• Creation of a Tax Improvement District

There should be at least one TID in the aldermanic districts of 2, 8, and 13 that are heavily populated by students. Since TIF assistance for student housing requires an affordable component, having at least one TID in these areas specifically for supporting student housing will improve affordability. Affordable housing developments should be targeted to high performing TIDs that have the capacity to support affordable housing developments.

To create a TID, the Wisconsin Department of Revenue lists a step-by-step process (WI DOR 2019). I recommend that the TID be opened in the South Campus neighborhood of Aldermanic Districts 8 and 13, encompassing the multitude of businesses present and for the tax increment.

  • Density Bonus

Certain areas of District 8 have properties in disarray and in desperate need of maintenance. This can be viewed throughout the South Campus neighborhood, particularly on North Orchard Avenue and Spring Street. The practice of single family homes being developed into student rentals is not an efficient use of space, nor does it always lead to the most optimal living conditions. The City of Madison controls zoning and should thus remove regulatory obstacles to prevent future developments that exhibit a density component. There is a risk that high density development will turn into the high priced luxury apartments that have threatened affordability in the first place. Hence, a Density Bonus is a viable solution, as it would result in additional units for a development if a certain percentage of all units are set aside for affordable tenants. Since the City of Madison controls zoning, it would ease restrictions for developers to build in these areas if a portion of the units are considered to be affordable. This is also referred to as an affordable housing set-aside (Grounded Solutions Network 2019).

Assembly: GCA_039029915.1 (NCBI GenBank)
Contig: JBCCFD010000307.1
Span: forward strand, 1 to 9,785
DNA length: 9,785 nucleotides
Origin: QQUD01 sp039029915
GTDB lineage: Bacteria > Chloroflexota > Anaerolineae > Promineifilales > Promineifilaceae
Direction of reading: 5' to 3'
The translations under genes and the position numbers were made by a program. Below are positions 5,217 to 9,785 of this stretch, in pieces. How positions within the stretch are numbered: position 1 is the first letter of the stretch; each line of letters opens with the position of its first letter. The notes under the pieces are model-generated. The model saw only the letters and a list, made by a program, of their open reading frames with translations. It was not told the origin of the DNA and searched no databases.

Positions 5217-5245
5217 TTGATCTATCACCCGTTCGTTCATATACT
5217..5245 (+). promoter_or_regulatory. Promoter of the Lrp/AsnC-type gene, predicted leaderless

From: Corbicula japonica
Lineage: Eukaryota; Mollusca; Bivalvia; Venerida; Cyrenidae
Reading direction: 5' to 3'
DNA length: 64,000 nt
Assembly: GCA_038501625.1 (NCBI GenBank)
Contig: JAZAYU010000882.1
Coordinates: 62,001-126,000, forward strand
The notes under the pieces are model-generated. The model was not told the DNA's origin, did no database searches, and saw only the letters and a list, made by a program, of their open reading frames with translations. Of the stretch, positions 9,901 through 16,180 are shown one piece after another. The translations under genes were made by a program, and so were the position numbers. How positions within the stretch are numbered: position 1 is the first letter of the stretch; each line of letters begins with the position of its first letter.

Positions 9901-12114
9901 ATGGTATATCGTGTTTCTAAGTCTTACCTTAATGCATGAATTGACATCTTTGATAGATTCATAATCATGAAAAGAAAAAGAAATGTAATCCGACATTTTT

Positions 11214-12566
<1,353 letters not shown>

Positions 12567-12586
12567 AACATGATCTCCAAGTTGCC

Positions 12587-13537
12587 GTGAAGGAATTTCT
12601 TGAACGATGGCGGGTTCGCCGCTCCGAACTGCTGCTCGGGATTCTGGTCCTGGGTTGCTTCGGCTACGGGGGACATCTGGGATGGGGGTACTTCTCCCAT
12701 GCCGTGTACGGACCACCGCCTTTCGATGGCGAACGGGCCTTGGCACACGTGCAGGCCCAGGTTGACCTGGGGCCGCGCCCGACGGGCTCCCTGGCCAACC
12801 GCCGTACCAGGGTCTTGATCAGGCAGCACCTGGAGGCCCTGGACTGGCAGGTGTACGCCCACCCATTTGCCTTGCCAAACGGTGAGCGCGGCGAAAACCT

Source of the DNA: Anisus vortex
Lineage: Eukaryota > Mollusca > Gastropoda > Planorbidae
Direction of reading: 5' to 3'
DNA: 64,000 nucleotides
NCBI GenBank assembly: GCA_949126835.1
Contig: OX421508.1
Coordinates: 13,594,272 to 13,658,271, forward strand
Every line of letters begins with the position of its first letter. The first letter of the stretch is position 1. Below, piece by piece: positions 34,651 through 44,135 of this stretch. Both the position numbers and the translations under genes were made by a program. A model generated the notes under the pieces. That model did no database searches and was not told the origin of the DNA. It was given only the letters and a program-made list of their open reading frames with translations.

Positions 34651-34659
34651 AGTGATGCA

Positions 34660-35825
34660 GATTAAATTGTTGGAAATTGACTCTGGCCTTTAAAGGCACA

• Inclusionary Zoning

An Inclusionary Zoning requirement is often an important affordable housing development tool when it is used effectively. This zoning tool is used to require a certain percentage of units to be deemed affordable (HUD 2012). Although this was challenging in the early 2000’s for the City of Madison, leading the Wisconsin Court of Appeals to overturn this policy, it can be beneficial when the terms are agreeable to all parties. Property owners, developers, affordable housing advocates, and the municipality must all agree on a set rate prior to its implementation. Inclusionary Zoning would be beneficial in areas around campus, where new housing projects, such as the Hub II on Langdon Street, decrease affordability. If a developer would like to supersede inclusionary zoning requirements; however, they could do so with a payment-in-lieu option. 

  • Payment-In-Lieu option

The payment-in-lieu option allows a developer to provide the municipality with a cash payment to be dedicated to affordable housing subsidies for other developments instead of building affordable units in a specific project. These funds will thus be used for affordable housing elsewhere in the community. Additionally, a TIF could be created for payment-in-lieu option projects, generating revenue for other future projects.